7 herbal remedies for menopause relief

One thing us women have to deal with throughout our lives are hormones…

From period pains and mood swings in our early years, to sore swollen breasts, bloating and lower back aches in the middle years. None of which is particularly appealing.

Then, during those later years as the big dreaded menopause hits, it can be an even rockier ride…

Hot flashes and sweats are the most common symptom, occurring in around two-thirds of women. Lasting about 3 minutes on average and occurring sometimes multiple times per day, hot flashes range from barely noticeable in some, to completely debilitating in others. They also linger for more than one year, and up to 4 or 5 years in some women.

Difficulty sleeping, mood swings, and depressive moods are also extremely common. And on top of this, the vagina becomes thinner and dryer, which combined with hormonal decline can lead to a loss of sex drive.

Improving your overall health by consuming a healthy diet and looking after yourself with exercise and relaxation are important factors in managing the roller coaster ride.

But to get that much needed menopause relief, there are a range of herbal remedies you can try…

Black cohosh. A review of clinical trials in women average age 50 to 59 years has shown that 20 mg to 160 mg black cohosh improves menopausal symptoms by 26 percent. When combined with other herbals such as St. John’s Wort, milk thistle and other compounds, your overall symptoms may be reduced by 33 to 41 percent.

Ginseng. Clinical trials have shown ginseng may reduce overall menopausal symptoms, increase arousal and sex drive, and decrease fatigue and depression, while increasing overall well-being.

Red clover. Contains compounds genistein, daidzein, formononetin, and biochanin A. Though the evidence is mixed, some studies show the compounds in red clover exert estrogen-like effects that may decrease the frequency and severity of hot flashes.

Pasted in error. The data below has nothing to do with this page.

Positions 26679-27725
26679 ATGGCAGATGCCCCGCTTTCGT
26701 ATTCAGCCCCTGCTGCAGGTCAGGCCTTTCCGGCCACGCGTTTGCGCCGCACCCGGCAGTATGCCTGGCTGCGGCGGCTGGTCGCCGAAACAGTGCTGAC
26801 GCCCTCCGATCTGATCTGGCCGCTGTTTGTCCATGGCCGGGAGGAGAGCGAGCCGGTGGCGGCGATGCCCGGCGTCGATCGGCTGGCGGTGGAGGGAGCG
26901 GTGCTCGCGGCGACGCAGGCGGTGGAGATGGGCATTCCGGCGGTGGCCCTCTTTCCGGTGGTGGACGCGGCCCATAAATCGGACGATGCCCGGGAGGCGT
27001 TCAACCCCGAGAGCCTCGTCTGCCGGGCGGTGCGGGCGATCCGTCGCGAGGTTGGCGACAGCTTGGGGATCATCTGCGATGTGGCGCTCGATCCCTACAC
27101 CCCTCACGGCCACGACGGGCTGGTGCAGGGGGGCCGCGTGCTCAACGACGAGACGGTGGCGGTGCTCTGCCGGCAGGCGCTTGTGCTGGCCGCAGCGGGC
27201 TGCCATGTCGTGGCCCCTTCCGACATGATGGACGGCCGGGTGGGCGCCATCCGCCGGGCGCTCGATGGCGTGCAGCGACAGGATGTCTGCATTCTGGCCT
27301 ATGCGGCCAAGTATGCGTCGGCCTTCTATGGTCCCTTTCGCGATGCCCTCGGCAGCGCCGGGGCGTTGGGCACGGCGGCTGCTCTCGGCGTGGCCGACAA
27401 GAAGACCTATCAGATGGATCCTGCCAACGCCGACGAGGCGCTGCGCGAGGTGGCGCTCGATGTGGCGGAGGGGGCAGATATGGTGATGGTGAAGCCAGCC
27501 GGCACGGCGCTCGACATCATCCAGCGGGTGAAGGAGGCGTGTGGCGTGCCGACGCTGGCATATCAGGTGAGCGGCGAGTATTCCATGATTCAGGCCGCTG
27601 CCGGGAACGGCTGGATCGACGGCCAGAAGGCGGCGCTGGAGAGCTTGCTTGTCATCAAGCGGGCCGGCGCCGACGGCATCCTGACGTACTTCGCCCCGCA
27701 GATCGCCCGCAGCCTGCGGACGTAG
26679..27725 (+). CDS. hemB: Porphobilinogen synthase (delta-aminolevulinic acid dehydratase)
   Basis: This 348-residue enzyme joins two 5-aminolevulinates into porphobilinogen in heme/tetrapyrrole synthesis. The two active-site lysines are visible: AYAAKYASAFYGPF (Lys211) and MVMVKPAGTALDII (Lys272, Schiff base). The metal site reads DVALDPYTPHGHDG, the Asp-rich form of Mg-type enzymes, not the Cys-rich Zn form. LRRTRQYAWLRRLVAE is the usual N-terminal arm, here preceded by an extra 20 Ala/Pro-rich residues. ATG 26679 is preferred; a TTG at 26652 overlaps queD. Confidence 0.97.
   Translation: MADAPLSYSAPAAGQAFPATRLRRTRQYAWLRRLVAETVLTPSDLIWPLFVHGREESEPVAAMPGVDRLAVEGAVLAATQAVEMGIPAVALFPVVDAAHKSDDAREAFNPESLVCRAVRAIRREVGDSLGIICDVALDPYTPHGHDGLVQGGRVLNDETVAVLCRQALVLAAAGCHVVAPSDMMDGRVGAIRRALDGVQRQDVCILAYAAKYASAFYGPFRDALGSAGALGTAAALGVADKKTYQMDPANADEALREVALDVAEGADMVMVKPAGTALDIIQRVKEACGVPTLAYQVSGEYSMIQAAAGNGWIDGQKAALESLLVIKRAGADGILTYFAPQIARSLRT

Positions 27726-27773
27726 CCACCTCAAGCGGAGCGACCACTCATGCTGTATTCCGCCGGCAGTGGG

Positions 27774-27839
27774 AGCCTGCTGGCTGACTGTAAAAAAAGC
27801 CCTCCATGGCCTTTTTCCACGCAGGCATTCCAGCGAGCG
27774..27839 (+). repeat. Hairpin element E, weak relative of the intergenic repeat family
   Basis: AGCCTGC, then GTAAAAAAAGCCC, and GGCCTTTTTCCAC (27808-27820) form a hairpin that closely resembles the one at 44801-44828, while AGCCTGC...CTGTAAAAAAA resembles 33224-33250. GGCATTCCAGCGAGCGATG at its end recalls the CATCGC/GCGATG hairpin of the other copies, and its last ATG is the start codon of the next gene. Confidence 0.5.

Hops. Has been shown to reduce anxiety, restlessness and sleep disturbances. In animals there is also some evidence that it exerts estrogenic activity on the uterus.

Valerian. The Greeks, Romans, Chinese, Europeans, and American Indians have used valerian for centuries as a natural sleep aid. Modern clinical trials confirm it improves sleep quality in those who take it.

Dong quai. A traditional Chinese herbal known as the “feminine tonic” has been administered for centuries to treat menopausal symptoms. The Chinese clearly believe it works but at this stage there are no clinical trials to back it up.

St. John’s Wort. This herbal has been the most extensively studied for its benefits on depression, which when compared with antidepressants, show a 61 to 75 percent efficacy — without the nasty side effects that come with antidepressant medications!

St. John’s Wort is often combined with black cohosh because they have a synergistic effect on reducing menopausal symptoms.

A word of warning: Many of these herbs are very potent, which means they have several interactions with other medications. If you’re taking any kind of medication or HRT, you should consult your physician before taking them.

  1. Shams T. (2017). Efficacy of black cohosh-containing preparations on menopausal symptoms: a meta-analysis — PubMed Health Retrieved 10 May, 2017
  2. Kim MS, et al. Ginseng for managing menopause symptoms: a systematic review of randomized clinical trials. — J Ginseng Res. 2013;37(1):30–36.
  3. Geller SE, et al. Botanical and Dietary Supplements for Menopausal Symptoms: What Works, What Doesn’t. — J Womens Health (Larchmt). 2005;14(7)634–649.
Jedha Dening

By Jedha Dening

Jedha Dening is a qualified nutritionist (MNutr), researcher, author, freelance writer, and founder of type 2 diabetic nutrition site Diabetes Meal Plans. Her masters thesis on nutrition and inflammation was published and then presented at a national scientific conference. She has millions of words published in the health industry across various print and online publications. Having been in the field for over 15 years, she’s incredibly passionate about delving into the latest research to share the myths and truths surrounding nutrition and health. She believes when armed with the right knowledge, we’re empowered to make informed choices that can truly make a difference.